Are we really called to give to everyone? Luke 6:30 and Matthew 5:42 are two scriptures I would really like to remove from the Bible, if I am being honest.
Give to everyone who begs from you, and from one who takes away your goods do not demand them back.
I live in a city and people are begging all the time, on every freeway off ramp, on every street corner. I have been approached multiple times in parking lots with stories of running out of gas and loss of debit card, and a dead cell phone. How am I to handle these things as a Christian? These scriptures make it fairly clear that I am to give to anyone who begs (some bibles say “asks”), but Paul says that anyone who doesn’t work doesn’t eat. So, it is not as straightforward as just giving to everyone, at least I don’t want it to be.
I want to handle my money responsibly, but I also want to be obedient to Jesus and not be selfish with my money. How do we handle this dilemma. I will be upfront that I don’t know if I have a solid correct answer. This article is more about exploring the issue. If you are looking for a hard and fast answer: move along.
As with many things, asking why we feel a certain way can be very helpful.
I give all the time when people I know are in need because I know them and their situation. They aren’t faking it.
The gospel answers to these questions, of course, come from a proper understanding of stewardship; It isn’t my money in the first place, it is God’s. He has the right to require it of me anyway he likes, if I am to call myself a believer. Does it matter if the individual is sinning by lying to me. That is up to God to handle and he will either by forgiving them and making them his children or by allowing them to bear the punishment for their sins.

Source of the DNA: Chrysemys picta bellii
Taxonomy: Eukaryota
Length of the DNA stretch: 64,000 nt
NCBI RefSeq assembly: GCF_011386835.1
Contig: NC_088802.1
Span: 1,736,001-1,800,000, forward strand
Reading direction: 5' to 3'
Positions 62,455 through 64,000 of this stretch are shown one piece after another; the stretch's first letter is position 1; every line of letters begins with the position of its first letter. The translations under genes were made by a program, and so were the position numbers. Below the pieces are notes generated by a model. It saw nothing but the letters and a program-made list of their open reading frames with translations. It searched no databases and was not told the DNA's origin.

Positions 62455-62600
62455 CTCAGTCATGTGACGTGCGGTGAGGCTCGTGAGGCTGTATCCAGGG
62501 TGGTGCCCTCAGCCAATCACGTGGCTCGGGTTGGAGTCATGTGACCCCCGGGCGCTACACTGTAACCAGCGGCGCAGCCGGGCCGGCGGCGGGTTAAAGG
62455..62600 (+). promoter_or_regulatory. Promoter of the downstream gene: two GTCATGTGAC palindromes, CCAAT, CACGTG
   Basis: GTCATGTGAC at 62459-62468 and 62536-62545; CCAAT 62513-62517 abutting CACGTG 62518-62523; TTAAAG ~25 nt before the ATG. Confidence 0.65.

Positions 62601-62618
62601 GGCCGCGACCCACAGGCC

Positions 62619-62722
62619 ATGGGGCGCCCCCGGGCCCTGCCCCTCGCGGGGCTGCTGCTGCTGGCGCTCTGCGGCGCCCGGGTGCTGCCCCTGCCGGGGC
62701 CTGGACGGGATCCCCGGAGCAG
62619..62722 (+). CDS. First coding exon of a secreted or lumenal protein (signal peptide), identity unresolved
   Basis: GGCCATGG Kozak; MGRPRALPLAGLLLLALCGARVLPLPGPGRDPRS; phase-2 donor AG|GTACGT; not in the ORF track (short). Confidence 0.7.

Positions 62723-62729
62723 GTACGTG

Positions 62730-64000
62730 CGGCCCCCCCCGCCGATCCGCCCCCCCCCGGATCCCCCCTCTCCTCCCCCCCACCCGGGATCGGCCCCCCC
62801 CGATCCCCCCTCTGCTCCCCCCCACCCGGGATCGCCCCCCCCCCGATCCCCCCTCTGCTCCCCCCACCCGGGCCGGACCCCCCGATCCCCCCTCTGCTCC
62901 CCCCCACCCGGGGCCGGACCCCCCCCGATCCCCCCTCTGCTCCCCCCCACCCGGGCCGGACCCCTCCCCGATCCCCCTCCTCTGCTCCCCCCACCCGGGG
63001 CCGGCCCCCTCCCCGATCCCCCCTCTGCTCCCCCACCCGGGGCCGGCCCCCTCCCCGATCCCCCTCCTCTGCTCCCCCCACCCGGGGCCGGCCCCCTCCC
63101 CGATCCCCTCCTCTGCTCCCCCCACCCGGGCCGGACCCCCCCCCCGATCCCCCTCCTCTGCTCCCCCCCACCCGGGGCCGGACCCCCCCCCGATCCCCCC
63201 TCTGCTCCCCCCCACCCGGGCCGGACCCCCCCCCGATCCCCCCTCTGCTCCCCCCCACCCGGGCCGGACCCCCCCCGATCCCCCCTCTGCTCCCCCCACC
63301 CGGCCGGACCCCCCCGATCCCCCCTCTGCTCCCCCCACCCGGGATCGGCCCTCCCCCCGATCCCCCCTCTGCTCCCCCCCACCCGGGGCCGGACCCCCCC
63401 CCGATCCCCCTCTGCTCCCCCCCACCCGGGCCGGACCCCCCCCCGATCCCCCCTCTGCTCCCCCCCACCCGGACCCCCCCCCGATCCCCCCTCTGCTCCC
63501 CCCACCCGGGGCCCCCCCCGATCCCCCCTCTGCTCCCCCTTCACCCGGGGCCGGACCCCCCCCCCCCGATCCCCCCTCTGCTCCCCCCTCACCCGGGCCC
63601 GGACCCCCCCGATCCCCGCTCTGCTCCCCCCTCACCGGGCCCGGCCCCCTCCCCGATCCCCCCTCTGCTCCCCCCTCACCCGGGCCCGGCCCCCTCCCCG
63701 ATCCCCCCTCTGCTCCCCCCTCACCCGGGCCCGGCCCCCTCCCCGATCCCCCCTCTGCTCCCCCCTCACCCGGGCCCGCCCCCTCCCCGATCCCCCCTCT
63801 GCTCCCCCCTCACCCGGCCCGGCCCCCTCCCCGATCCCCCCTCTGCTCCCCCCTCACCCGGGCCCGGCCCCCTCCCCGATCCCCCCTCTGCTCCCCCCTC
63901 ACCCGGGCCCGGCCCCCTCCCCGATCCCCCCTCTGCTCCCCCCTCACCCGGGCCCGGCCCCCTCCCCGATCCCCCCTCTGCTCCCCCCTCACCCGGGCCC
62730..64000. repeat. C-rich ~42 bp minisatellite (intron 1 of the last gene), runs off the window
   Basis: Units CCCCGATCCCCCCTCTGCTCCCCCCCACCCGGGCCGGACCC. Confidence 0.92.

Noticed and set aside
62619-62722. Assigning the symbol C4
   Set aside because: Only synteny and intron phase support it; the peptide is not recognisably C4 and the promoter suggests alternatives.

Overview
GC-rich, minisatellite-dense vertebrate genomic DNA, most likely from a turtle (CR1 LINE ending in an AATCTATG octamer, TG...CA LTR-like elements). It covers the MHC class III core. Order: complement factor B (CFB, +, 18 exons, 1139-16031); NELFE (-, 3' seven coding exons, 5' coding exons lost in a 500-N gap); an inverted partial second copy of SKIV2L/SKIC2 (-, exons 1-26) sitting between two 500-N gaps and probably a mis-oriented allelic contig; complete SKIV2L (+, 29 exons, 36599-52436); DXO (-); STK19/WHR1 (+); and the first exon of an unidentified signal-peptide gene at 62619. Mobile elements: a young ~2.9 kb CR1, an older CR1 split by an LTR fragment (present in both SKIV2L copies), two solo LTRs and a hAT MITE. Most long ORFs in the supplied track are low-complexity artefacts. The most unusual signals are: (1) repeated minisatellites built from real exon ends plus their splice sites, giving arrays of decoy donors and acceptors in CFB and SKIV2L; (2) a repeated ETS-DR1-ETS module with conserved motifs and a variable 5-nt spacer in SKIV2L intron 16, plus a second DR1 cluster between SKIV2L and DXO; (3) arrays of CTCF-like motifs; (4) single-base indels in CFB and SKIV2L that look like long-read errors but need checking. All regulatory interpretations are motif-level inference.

So, am I simply worried about being a bad steward of God’s money? Maybe, but them I am reminded of a story I have heard about CS Lewis.
One day, Lewis and a friend were walking down the street and came upon a begger who reached out to them for help. While his friend kept walking, Lewis stopped and proceeded to empty his wallet. When they resumed their journey, his friend asked, “What are you doing giving him your money like that? Don’t you know he’s just going to squander all that on ale (beer)?” Lewis paused and replied, “That’s all I was going to do with it.”
If I am honest, even if I gave $20 to everyone beggar on every off ramp holding a sign that says “stranded” I would still give away less money than I waste on frivolous things.
Money is at best a temporary solution to the issue facing the person asking. Giving money to a person on the street is a great way for us to feel better about ourselves without actually doing any good for the person we give the money to in many cases. It seems to me that in the biblical context people knew more about one another. If you saw the same person begging in the same place every day for a year you could assume they were not able to work. You could ask if you didn’t already know their story. However, in our day that is very unlikely.
Paul was pretty clear in saying that if a man doesn’t work he doesn’t eat. Laziness was not acceptable. But how do we know if that is the case if we don’t have a relationship with the people in need?
As Christians we are called to give and help above and beyond. That is why Jesus called us to give to everyone who asks. He didn’t qualify it because he knew we would look for any excuse at all to not obey.
What do you think? What are your considerations when it comes to giving to everyone that asks of you?
If you like this site please like us on facebook!